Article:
I like to talk about the efficacy of having equity in the portfolio because that is an asset class, I have been led to believe, which gives an inflation-plus return. But equity’s image as a super asset class beating the stuffing out of inflation has been under attack for a long time, specially so since 2008. Then last week a colleague sent across some disturbing news. The Economist has a story (http://econ.st/VqMcNA) which says that global bonds have outperformed equities since the start of the 1980s. The story is based on a book, “Triumph of the Optimists: 101 Years of Global Investment Returns,” written by London Business School professors Elroy Dimson, Paul Marsh and Mike Staunton. The colleague’s unasked question: “But you said…”
This takes me back to the time when another deeply held belief of mine was shattered into tiny bits. It was a year ago, when my behavioural finance professor Robert Shiller put up a slide that said the real return on residential housing in the US from 1890 all the way to about 1990 was almost zero. And that the super returns in the 20 years after that were a bubble that is still deflating. So investment in houses gave nothing back post inflation. But that’s not true, I remember thinking. I know people who made money from housing in the US and in India. Look at all the SUVs running over people in India and you’ll see the scions of real estate tycoons (could even be brokers striking it rich) who’ve come by masses of quick money on the strength of real estate prices soaring in India.
Then there is research that gold is a hedge against inflation but does not work too well for capital appreciation. Tell that to the housewives who’ve had the last laugh over the last 10 years in India. My cousin, who now runs a tiny online clothes gig, has purchased part of the business recently through her buying gold in small tranches over the last few years. But I know that real data shows that the historical return of gold is nowhere near the returns we saw in the last few years. And that what has happened with her is actually a blip in gold prices.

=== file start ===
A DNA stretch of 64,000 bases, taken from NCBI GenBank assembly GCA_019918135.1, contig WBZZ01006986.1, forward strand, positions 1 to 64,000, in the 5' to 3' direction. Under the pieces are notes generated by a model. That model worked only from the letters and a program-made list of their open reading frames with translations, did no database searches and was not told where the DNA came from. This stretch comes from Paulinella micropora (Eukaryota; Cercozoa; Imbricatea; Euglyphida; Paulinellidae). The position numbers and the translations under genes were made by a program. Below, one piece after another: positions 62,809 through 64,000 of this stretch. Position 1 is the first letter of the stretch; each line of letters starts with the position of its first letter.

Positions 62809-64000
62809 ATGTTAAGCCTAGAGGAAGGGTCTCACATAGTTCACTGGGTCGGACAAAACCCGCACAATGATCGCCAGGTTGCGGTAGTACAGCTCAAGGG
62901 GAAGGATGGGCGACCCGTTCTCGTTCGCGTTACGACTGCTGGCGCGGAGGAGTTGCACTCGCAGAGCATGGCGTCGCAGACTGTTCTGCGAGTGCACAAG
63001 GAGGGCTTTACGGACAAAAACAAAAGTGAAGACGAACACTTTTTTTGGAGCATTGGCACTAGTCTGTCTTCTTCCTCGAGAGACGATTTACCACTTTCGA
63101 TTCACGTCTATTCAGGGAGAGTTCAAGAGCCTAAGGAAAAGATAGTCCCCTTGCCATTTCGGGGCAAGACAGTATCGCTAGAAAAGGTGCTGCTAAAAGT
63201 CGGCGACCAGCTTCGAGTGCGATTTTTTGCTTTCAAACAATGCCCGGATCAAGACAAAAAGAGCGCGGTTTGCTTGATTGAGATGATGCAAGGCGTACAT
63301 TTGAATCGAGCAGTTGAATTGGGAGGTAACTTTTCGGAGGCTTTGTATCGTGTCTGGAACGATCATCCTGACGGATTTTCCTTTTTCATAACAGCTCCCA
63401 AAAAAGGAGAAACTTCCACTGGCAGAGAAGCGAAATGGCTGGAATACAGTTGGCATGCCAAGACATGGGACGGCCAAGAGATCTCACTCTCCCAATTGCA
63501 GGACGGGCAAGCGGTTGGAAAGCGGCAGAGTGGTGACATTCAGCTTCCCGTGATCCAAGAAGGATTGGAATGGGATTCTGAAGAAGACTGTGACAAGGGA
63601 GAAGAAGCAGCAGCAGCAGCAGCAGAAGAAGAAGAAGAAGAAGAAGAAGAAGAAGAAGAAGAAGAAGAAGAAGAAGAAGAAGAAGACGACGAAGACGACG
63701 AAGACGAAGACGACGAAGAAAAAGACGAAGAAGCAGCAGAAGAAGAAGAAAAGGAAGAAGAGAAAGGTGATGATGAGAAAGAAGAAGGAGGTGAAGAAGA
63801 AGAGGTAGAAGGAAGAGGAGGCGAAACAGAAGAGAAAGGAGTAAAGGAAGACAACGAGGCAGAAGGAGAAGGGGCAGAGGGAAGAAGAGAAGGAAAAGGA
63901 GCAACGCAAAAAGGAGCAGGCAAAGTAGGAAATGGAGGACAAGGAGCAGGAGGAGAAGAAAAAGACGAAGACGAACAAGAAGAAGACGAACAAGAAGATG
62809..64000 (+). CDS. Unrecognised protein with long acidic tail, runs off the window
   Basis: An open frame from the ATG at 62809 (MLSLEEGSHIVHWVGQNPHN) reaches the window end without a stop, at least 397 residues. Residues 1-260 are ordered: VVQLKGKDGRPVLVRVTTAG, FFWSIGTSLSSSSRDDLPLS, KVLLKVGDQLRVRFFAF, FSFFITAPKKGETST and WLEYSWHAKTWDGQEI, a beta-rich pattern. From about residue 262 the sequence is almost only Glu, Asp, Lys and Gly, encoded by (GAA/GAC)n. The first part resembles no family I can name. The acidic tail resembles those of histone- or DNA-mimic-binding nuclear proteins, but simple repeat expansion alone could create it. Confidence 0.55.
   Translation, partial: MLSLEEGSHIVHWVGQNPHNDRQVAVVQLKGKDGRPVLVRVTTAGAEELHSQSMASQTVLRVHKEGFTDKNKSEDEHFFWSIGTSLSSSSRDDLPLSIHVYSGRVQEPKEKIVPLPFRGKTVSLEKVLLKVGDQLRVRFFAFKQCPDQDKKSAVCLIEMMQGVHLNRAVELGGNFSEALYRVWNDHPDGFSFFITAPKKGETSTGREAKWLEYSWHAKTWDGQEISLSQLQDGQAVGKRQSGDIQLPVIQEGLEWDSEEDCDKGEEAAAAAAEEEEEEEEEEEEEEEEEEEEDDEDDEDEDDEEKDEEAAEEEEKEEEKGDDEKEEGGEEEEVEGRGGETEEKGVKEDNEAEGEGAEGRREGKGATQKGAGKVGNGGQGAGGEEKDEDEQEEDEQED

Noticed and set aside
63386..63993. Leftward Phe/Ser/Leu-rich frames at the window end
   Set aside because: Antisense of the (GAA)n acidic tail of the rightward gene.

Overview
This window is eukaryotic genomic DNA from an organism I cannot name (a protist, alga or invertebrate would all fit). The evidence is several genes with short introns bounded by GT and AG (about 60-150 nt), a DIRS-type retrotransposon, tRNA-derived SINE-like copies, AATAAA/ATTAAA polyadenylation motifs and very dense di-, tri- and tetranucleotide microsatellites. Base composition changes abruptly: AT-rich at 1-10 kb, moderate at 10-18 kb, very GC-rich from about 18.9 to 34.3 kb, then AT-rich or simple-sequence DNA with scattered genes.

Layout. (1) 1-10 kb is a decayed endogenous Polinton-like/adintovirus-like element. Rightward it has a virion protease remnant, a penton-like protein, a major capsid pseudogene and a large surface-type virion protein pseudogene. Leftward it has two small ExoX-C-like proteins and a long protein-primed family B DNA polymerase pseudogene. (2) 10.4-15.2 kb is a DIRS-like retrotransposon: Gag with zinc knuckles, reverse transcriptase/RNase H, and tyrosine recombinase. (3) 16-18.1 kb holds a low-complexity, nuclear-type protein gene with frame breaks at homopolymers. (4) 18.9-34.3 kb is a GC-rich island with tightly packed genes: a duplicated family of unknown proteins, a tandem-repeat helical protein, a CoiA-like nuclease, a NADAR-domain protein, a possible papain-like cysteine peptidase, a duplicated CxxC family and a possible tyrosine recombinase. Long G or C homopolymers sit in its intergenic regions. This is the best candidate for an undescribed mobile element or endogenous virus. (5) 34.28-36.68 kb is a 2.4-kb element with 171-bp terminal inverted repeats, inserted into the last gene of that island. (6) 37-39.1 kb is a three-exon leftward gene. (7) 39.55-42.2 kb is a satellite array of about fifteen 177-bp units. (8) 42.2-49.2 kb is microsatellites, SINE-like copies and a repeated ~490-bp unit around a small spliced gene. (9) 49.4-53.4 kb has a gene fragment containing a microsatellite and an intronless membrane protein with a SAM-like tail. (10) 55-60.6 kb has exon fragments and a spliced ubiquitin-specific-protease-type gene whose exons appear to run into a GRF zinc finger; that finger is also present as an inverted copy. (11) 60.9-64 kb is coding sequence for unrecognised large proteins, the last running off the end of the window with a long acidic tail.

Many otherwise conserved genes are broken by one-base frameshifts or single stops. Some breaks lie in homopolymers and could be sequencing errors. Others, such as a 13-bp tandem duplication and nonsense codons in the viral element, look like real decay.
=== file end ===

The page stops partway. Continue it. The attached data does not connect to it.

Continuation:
The best of the breed tell us that nothing works to beat inflation over the very long term. Keynes was correct, we’re so totally dead in the long run. How do we deal with this? It is bewildering and scary for retail investors to constantly come upon research and data that give conflicting results. For people who are not fully engaged with the markets, the asset class choice becomes tougher and tougher. And they do the most sensible thing when faced with too much choice or too many alternate theories. They freeze. And run to the tried and tested financial product -- gold, real estate and fixed deposits. But is there a way to navigate this long-term-we’re-dead truth and the medium-term blips in asset prices that we see around us?
As retail investors we need to understand that no asset class gives sustained supernormal returns over the very long term and looking at point-to-point returns reinforces this point. But slice the data into shorter time periods and you see equities outperform in blocks of years. As does gold. And real estate and bonds. What do we do, time the markets? No. We can’t. We’re not fully invested in tracking global movements of assets and have a day job to do and the dog to play with thereafter. The only rational thing that works for me is the financial planning approach that looks at a basket of assets rather than an all-or-nothing approach. It does mean making rough rules around how much of each asset you are happy with in your portfolio. So that when that ratio gets out of whack, you do rebalance the portfolio. Rebalancing is to sell the asset class that has run up terribly and buying one that is underperforming.
Impossible to do emotionally, of course, but that’s the advice. In fact, the theory of diversification was tested by my colleague Lisa Pallavi Barbora (read the story here: http://bit.ly/ZomUmR), who looked at blocks of years and then looked at portfolio return. She found that there are periods of supernormal growth in the value of equities and that is balanced out by sagging returns. A balanced portfolio managed to ride out most of the storms and delivered a middle of the road portfolio return. Does that mean buying and selling? Well, if you are able to do it, and most of us can’t. But a balanced fund does that wonderfully, with the fund manager taking the call. Look at the Mint50 funds here http://bit.ly/XhS6RQ to consider some balanced funds.
Monika Halan works in the area of financial literacy and financial intermediation policy and is a certified financial planner. She is editor, Mint Money, and Yale World Fellow 2011. She can be reached at firstname.lastname@example.org